The patterns of fetal haemoglobin production in leukaemia.
Sheridan BL., Weatherall DJ., Clegg JB., Pritchard J., Wood WG., Callender ST., Durrant IJ., McWhirter WR., Ali M., Partridge JW., Thompson EN.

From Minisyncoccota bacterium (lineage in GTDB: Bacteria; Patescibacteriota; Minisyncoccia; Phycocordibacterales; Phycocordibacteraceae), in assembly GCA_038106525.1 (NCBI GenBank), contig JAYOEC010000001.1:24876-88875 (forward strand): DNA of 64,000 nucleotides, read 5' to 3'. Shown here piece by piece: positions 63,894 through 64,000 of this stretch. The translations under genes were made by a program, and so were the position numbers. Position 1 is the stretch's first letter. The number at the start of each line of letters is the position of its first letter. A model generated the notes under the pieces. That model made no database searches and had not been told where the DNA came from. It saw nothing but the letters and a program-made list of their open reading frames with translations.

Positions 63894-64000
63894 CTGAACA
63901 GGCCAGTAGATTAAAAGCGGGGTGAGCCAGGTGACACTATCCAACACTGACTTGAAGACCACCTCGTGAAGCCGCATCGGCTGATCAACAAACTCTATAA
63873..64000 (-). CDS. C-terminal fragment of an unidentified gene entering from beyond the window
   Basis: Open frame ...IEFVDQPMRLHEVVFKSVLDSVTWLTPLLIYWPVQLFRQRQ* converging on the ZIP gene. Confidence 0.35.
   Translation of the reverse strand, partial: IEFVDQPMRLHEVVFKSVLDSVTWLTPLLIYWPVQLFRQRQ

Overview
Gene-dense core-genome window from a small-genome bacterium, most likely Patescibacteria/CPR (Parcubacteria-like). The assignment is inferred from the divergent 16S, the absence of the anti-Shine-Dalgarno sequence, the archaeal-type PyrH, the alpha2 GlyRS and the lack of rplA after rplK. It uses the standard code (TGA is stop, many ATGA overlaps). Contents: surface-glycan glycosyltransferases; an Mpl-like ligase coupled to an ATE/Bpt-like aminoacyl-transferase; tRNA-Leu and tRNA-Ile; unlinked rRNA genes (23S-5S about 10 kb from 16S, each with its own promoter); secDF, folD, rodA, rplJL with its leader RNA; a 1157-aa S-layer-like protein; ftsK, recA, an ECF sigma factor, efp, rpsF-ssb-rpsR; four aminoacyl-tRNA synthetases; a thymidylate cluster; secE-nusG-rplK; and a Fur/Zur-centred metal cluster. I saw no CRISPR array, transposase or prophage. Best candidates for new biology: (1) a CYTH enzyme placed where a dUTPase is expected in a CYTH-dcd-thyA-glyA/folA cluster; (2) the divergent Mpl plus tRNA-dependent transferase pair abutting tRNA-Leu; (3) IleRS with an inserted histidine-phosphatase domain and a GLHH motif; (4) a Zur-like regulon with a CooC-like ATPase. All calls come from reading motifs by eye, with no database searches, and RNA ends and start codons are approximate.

Elevated levels of haemoglobin F (Hb F) have been foudn in a wide range of haematological malignancies, but very high levels were found only in juvenile chronic myeloid leukaemia (JCML), and erythroleukaemia occurring in infancy. In both these disorders a reversion to a fetal form of erythropoiesis may occur, as judged by both the structure of the Hb F and by the disappearance of Hb A2 and the carbnoic-anhydrase isozymes during the course of the illness. The clinical picture of JCML is not always associated with a reversion to fetal erythropoiesis; there appears to be a heterogeneity of conditions with this clinical label. Thus the reversion to a completely fetal pattern of erythropoiesis seems to occur in a variety of leukaemias which start in early life. This change is associated with a uniformly bad prognosis. Of a group of 17 patients with acute myeloid leukaemia 15 developed an increase in the level of Hb F about 60 days after the commencement of treatment; significantly greater increases were observed in those achieving a clinical remission. The level of Hb F usually declined during remission but high levels persisted in a few cases. Increased levels of Hb F were found also in patients with other haematological malignancies who had undergone periods of marrow aplasia during treatment. In all cases the Hb F was heterogeneously distributed throughout the red cells. Analysis of gamma15 or gammaCB3 peptides of Hb F from a variety of leukaemias gave glycine compositions ranging from 0.20 to 0.85 residues with many values in the fetal range; all cases with a reversion to fetal erythropoiesis had values in the fetal range. Attempts to confirm the 'fetal' origin of the cells containing Hb F by means of other markers was possible only in the cases of JCML and in one child with erythroleukaemia. These studies indicate that in some forms of leukaemia there may be a genuine reversion to fetal erythropoiesis while in others the emergence of cells containing Hb F appears to be part of a rapid regeneration process occurring after a period of marrow aplasia. The diagnostic and prognostic value of these observations is discussed.